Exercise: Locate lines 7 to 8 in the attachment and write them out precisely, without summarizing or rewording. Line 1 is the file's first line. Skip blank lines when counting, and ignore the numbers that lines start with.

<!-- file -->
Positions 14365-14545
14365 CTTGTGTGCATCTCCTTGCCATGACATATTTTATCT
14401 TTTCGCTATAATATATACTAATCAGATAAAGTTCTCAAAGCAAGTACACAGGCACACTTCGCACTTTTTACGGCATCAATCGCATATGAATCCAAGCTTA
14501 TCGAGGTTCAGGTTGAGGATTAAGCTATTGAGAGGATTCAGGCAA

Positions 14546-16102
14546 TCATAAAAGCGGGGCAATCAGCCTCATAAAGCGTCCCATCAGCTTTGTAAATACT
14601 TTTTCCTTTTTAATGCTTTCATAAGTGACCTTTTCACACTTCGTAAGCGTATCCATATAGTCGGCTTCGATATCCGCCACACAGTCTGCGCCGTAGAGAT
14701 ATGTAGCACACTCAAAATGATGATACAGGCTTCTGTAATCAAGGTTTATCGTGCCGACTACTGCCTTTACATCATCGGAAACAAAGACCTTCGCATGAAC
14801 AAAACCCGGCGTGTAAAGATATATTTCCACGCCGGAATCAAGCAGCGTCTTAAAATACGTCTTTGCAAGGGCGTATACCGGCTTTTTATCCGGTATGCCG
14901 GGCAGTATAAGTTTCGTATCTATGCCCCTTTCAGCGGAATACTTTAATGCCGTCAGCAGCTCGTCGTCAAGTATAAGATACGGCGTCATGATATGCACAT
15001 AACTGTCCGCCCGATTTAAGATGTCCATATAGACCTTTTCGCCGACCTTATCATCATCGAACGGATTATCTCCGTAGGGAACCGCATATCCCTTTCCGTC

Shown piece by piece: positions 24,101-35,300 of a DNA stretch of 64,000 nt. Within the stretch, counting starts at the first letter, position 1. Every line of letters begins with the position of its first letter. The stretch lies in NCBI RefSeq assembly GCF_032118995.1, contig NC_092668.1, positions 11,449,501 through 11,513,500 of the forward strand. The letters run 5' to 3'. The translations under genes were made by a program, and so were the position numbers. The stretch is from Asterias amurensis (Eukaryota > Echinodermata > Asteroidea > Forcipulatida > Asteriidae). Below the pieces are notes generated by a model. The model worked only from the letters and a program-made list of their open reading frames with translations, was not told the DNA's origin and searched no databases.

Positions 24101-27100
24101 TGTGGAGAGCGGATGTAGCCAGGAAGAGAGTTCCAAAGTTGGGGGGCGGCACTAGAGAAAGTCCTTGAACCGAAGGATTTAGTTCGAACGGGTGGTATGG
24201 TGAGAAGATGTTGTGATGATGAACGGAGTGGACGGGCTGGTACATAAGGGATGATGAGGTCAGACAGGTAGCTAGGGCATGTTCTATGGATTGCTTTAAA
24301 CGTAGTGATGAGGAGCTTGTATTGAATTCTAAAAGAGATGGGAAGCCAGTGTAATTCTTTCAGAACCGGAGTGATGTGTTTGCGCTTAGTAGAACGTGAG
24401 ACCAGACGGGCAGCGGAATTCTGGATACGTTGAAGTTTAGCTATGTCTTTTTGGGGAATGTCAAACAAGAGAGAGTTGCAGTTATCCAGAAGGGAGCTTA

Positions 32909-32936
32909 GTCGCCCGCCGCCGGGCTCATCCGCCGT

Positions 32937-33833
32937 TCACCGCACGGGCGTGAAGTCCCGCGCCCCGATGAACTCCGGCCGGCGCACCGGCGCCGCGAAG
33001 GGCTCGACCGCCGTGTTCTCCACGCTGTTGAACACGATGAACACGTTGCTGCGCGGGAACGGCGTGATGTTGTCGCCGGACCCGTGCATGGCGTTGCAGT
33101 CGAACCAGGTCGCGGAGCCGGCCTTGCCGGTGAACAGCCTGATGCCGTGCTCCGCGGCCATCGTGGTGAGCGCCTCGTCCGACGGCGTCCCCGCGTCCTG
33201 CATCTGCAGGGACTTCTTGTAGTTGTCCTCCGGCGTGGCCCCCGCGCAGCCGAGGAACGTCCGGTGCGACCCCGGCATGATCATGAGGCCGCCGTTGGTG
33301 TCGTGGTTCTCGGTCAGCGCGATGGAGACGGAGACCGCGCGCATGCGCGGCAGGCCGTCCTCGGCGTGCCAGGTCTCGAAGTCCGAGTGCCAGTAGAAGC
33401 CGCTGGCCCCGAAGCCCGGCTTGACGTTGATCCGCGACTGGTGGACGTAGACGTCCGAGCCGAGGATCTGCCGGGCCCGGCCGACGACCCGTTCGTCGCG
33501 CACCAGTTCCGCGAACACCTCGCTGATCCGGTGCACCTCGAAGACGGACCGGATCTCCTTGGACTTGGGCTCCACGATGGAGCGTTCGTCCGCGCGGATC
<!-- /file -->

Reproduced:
14601 TTTTCCTTTTTAATGCTTTCATAAGTGACCTTTTCACACTTCGTAAGCGTATCCATATAGTCGGCTTCGATATCCGCCACACAGTCTGCGCCGTAGAGAT
14701 ATGTAGCACACTCAAAATGATGATACAGGCTTCTGTAATCAAGGTTTATCGTGCCGACTACTGCCTTTACATCATCGGAAACAAAGACCTTCGCATGAAC